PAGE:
I don't know what else to do. We are not going to cull her and we will do what we can to help her, but we've resigned ourselves to the fact that we will probably lose her.
     
    Last edited: Sep 20, 2010
  9. chicks4kids

    chicks4kids Chillin' With My Peeps

    Apr 22, 2009
    Northern Indiana
    So sorry to hear that the problem wasn't solved....(but way to go on the surgery [​IMG] )sounds like you both have done your best and sometimes that's all you can do. Maybe just time, isolation, and special foods will help her body get strong enough to get better [​IMG]

    It makes you just wish that they could tell you what was wrong with 'em so that you could fix it.
     
  10. deborah

    deborah Chillin' With My Peeps

    114
    0
    129
    Oct 22, 2007
    Chelsea, MI
    She died this morning around 11AM.

    It was very sad, especially because we weren't sure what the problem was. My mother-in-law suggested my husband cut her open to look at her gizzard. When he did that, he found that her egg canal was swollen and pressing against all her other organs. When he opened it up, it was lined with eggs. No shells. It looked, and smelled, the way cooked eggs look and smell when you make an omelet or scrambled eggs. It was rolled up in tight layers, like a jelly roll. He could actually unroll it. It was dry.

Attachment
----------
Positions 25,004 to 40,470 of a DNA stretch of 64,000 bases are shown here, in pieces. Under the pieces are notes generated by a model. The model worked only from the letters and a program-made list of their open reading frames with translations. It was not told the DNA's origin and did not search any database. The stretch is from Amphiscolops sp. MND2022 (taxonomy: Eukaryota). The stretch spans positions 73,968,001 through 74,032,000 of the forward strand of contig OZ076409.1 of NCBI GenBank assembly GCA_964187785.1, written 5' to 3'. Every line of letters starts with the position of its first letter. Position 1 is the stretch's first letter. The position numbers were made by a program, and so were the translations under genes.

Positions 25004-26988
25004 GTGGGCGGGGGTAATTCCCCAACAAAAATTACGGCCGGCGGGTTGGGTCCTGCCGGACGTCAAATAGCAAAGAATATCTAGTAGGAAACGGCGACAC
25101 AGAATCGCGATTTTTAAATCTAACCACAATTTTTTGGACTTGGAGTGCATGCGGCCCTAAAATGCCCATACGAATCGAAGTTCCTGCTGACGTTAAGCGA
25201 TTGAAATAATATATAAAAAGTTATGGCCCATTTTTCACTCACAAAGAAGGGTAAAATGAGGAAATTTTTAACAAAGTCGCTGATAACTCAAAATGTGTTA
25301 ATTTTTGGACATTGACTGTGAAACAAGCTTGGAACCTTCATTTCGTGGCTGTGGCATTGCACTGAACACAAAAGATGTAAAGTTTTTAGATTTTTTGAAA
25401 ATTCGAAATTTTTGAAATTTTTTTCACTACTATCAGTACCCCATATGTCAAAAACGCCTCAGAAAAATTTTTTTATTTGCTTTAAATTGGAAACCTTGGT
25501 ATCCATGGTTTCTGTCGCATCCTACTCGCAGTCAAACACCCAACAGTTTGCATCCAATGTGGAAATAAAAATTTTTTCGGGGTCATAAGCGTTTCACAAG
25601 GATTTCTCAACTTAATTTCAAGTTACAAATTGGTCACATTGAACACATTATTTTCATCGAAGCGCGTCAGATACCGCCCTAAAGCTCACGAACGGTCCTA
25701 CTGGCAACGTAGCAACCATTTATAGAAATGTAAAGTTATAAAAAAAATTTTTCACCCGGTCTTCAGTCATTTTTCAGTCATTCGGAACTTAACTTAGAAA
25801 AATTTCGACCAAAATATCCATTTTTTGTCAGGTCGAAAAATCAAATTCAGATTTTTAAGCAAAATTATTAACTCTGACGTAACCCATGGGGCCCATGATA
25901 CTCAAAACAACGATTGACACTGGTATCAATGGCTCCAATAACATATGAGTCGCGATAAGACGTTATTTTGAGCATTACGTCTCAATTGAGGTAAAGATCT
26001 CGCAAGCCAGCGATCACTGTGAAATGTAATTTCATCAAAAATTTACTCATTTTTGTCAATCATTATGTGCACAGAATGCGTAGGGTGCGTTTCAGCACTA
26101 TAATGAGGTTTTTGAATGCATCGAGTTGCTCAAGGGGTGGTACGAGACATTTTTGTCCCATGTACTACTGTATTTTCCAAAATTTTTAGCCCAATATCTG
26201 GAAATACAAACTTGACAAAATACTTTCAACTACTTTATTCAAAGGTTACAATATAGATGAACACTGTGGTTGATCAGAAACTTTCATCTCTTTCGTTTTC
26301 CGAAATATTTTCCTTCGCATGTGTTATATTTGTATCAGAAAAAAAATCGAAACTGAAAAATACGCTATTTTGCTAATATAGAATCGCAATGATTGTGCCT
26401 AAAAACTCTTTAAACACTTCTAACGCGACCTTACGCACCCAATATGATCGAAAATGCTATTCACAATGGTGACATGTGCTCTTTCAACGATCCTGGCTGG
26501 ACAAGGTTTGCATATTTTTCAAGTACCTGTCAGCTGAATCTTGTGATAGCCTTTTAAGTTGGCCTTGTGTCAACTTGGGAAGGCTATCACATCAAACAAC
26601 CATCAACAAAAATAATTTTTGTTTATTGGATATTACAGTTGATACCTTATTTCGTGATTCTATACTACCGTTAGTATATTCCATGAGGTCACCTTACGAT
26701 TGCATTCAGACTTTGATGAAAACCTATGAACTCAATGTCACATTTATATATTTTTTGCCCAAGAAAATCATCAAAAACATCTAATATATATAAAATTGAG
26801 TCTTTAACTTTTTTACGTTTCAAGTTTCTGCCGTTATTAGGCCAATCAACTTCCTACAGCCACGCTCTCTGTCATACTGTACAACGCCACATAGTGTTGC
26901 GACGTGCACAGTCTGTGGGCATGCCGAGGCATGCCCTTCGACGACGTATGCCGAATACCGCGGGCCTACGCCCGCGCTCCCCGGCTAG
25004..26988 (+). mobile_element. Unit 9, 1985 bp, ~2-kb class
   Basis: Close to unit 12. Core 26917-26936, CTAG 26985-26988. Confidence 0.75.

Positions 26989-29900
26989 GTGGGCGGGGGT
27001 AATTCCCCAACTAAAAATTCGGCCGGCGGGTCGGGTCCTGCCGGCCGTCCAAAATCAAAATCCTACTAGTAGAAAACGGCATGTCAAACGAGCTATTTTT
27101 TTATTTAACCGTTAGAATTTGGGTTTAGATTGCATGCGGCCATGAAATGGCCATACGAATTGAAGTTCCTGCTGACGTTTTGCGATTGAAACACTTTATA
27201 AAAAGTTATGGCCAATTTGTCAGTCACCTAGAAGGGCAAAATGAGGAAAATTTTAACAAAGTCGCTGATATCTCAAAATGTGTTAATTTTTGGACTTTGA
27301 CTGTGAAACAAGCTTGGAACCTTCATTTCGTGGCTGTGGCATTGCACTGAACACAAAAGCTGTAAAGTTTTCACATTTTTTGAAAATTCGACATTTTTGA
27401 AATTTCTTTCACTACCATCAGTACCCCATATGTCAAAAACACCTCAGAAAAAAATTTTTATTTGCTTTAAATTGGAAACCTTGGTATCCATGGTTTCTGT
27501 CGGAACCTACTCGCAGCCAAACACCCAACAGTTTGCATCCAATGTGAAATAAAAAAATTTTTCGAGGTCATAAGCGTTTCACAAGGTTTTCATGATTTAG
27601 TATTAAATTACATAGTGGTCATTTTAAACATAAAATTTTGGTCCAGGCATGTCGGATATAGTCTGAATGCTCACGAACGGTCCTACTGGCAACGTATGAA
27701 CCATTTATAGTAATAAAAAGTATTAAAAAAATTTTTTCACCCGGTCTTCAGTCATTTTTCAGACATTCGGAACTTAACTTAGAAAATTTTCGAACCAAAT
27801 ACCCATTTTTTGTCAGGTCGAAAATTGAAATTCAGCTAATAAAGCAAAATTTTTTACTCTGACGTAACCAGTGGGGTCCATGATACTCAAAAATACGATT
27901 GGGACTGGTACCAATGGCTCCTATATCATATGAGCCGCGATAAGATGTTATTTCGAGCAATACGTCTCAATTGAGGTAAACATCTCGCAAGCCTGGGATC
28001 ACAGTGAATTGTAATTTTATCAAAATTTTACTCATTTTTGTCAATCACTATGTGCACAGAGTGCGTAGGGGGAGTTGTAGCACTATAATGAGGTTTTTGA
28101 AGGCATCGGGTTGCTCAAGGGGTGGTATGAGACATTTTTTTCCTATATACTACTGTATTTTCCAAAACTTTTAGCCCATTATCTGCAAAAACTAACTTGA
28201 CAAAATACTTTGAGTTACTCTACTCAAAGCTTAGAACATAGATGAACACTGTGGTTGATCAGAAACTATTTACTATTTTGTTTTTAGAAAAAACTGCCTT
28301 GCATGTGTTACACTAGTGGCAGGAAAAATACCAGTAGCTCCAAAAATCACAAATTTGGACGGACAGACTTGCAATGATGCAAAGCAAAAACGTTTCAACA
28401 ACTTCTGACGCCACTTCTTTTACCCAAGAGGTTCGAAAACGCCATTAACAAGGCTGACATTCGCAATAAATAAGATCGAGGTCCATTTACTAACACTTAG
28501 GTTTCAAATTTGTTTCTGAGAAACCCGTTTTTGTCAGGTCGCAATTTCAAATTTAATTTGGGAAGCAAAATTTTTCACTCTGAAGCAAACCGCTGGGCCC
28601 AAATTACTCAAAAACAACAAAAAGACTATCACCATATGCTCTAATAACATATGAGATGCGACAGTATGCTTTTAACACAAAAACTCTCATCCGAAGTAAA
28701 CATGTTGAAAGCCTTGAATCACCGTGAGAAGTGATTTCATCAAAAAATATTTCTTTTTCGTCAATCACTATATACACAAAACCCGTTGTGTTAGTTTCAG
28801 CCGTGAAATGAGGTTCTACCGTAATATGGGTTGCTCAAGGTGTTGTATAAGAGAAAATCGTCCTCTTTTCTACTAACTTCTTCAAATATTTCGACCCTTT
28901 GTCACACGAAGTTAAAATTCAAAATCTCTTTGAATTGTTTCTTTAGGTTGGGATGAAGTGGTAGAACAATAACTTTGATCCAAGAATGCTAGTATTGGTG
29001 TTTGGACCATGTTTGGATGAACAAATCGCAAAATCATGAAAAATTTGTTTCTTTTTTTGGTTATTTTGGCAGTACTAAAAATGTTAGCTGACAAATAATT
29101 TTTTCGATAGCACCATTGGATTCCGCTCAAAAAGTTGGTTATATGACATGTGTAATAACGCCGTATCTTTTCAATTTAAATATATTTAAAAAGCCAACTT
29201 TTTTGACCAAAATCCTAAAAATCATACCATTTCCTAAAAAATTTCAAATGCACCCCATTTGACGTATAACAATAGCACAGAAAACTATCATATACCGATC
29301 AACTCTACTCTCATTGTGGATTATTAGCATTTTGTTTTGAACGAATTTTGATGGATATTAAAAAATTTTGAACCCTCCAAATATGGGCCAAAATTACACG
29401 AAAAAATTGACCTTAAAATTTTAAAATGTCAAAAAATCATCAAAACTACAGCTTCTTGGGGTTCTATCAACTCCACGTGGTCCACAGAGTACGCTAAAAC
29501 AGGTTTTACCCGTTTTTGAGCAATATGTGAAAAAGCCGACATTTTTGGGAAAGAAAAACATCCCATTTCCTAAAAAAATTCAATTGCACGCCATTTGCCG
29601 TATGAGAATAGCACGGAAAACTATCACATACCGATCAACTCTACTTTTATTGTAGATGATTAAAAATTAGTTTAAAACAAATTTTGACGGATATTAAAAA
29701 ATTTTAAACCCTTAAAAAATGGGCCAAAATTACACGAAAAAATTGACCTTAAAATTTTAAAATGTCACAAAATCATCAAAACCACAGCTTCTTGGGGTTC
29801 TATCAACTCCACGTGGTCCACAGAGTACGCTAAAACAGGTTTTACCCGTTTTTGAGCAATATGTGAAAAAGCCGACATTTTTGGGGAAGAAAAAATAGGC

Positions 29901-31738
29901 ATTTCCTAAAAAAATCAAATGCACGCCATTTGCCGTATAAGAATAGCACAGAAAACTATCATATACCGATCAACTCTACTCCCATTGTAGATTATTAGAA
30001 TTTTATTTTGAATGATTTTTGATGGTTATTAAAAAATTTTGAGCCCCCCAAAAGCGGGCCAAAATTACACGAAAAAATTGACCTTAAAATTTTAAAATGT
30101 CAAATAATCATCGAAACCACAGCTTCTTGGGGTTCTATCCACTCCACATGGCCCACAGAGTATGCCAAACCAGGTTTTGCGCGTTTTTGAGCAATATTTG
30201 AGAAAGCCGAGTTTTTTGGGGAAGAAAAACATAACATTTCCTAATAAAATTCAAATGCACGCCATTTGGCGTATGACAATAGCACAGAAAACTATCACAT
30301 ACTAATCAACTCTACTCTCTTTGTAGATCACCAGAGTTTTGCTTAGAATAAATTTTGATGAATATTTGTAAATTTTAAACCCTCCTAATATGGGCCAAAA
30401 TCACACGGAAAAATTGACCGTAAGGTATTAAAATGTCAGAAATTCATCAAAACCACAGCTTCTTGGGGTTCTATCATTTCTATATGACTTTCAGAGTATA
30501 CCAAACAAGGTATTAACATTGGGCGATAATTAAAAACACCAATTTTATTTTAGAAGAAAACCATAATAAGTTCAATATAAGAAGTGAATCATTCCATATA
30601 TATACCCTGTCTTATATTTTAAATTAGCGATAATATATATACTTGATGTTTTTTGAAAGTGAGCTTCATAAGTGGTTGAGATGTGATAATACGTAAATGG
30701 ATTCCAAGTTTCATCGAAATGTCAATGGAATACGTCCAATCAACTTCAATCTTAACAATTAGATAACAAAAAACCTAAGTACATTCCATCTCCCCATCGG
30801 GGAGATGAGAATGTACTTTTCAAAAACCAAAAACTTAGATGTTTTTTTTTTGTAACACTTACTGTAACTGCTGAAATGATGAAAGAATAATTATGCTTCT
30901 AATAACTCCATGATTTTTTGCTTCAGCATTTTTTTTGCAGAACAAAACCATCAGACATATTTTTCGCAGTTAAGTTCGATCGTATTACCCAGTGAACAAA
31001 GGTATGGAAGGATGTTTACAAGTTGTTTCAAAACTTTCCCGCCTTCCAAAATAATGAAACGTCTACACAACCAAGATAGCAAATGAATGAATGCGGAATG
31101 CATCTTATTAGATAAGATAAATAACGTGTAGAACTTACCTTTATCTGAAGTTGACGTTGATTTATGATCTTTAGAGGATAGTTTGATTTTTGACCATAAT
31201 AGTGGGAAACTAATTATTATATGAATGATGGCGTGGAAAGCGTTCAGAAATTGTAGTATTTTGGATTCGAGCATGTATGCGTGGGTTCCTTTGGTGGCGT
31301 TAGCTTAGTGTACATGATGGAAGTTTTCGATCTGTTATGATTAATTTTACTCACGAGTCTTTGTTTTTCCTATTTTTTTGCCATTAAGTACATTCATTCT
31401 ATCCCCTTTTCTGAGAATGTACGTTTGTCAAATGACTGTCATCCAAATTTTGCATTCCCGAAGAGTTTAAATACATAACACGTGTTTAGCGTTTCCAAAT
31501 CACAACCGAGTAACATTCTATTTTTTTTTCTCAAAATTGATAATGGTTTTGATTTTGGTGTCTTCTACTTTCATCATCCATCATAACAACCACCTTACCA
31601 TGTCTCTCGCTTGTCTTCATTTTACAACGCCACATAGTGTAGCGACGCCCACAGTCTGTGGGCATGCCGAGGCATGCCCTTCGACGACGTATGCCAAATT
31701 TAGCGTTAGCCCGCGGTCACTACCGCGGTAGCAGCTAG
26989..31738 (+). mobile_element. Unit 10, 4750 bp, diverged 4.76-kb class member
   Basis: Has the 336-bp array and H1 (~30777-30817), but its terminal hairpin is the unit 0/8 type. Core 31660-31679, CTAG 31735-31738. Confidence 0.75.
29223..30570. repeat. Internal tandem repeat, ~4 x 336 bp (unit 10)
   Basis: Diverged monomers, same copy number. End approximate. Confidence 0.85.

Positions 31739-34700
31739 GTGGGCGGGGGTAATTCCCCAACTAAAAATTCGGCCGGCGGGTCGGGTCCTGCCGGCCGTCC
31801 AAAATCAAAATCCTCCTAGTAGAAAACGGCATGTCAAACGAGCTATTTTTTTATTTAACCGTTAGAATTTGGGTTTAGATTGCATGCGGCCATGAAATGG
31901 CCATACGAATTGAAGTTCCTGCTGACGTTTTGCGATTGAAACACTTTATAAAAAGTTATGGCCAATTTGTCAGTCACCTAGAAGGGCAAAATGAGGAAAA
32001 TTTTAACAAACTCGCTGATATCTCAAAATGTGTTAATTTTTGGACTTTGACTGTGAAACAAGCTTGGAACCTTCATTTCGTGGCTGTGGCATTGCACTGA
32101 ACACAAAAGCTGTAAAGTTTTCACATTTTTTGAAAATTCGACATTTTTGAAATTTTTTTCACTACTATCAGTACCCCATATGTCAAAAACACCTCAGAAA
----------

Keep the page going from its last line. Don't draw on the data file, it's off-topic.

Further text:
This poor hen. She couldn't digest her food because the eggs were pushing up against her intestines. It was pushing on her lungs too. There were a couple of blood clots inside her too.

    A month or so ago, we had a couple of shelless eggs laid, but we didn't know who they were from. They eat organic laying ration. I put out some free choice oyster shell. The shelless eggs stopped and I didn't think any more of it. Now I'm thinking they must have been from this hen.

    We are trying to figure out how we would have known she had this problem. We don't know which of our hens are laying. We have 10 nest boxes (one of those 2 tiers of 5 metal things), and usually all the eggs are in 2 or 3. All but one chicken lays brown eggs, so we don't know which eggs belong to which hen.

    And if we had know, what could have we done?
     

BackYard Chickens is proudly sponsored by